Dr. Na'im Akbar speaking at the State of the Black Union (2008) addresses the mis-education of Black Youth, celebrating the African-American story, assuming personal responsibility, and voting.
In which John Green teaches you about one of the least funny subjects in history: slavery. John investigates when and where slavery originated, how it changed over the centuries, and how Europeans and colonists in the Americas arrived at the idea that people could own other people based on skin color.
President Obama delivers remarks at the launch of the My Brother's Keeper Alliance at Lehman College in the Bronx, NY, May 4, 2015.
Slavery has occurred in many forms throughout the world, but the Atlantic slave trade -- which forcibly brought more than 10 million Africans to the Americas -- stands out for both its global scale and its lasting legacy. Anthony Hazard discusses the historical, economic and personal impact of this massive historical injustice.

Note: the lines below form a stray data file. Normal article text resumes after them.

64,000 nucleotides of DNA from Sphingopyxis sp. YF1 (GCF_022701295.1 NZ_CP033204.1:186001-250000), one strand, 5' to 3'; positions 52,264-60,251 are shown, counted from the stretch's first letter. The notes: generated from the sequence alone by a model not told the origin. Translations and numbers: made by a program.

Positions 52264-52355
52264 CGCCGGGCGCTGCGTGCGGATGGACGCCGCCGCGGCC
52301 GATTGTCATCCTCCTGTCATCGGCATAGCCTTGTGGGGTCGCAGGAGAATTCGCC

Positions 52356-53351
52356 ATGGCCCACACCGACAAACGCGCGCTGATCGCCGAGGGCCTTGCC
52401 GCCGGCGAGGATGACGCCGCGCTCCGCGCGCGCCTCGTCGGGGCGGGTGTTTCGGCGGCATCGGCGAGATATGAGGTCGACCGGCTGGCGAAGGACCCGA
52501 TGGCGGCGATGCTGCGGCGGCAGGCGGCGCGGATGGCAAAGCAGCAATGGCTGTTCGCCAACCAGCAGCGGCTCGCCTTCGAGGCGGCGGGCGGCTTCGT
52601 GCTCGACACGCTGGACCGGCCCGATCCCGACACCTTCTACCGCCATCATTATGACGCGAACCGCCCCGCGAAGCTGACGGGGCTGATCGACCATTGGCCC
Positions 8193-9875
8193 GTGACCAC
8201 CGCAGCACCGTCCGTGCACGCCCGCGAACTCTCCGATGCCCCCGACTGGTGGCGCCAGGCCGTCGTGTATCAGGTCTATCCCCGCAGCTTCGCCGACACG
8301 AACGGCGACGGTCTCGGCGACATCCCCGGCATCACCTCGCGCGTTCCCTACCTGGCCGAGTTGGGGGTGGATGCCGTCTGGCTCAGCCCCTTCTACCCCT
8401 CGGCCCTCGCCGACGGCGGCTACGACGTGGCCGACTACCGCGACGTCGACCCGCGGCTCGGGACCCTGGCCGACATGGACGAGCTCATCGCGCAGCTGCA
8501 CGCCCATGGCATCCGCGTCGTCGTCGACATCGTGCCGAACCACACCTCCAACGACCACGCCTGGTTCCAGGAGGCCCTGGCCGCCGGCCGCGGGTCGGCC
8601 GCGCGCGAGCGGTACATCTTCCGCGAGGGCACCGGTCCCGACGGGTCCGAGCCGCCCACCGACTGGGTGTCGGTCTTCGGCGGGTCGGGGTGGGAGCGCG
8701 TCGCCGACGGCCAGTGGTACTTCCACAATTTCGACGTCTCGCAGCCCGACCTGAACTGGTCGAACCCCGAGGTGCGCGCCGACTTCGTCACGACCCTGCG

Individual acts of courage inspire black Southerners to fight for their rights: Mose Wright testifies against the white men who murdered young Emmett Till, and Rosa Parks refuses to give up her bus seat to a white man in Montgomery, Alabama.
Dr. DeGruy holds a Bachelor of Science degree in Communications; two master degrees in Social Work and Psychology; and a PhD in Social Work Research. With over twenty years of practical experience as a professional in the field of social work, she gives a practical insight into various cultural and ethnic groups that form the basis of contemporary American society.
In this episode of Crash Course Psychology, Hank tackles some difficult topics dealing with prejudice, stereotyping, and discrimination.
"North Carolina's School to Prison Pipeline" is a short video produced by students from the Duke University Center for Documentary Studies. It is a vivid portrayal of the devastating effects of laws, policies, and practices that push youth out of school and into the juvenile and criminal systems. YJNC premiered the film on January 23, 2014 to a 200+ member crowd at Duke's Sanford School of Public Policy.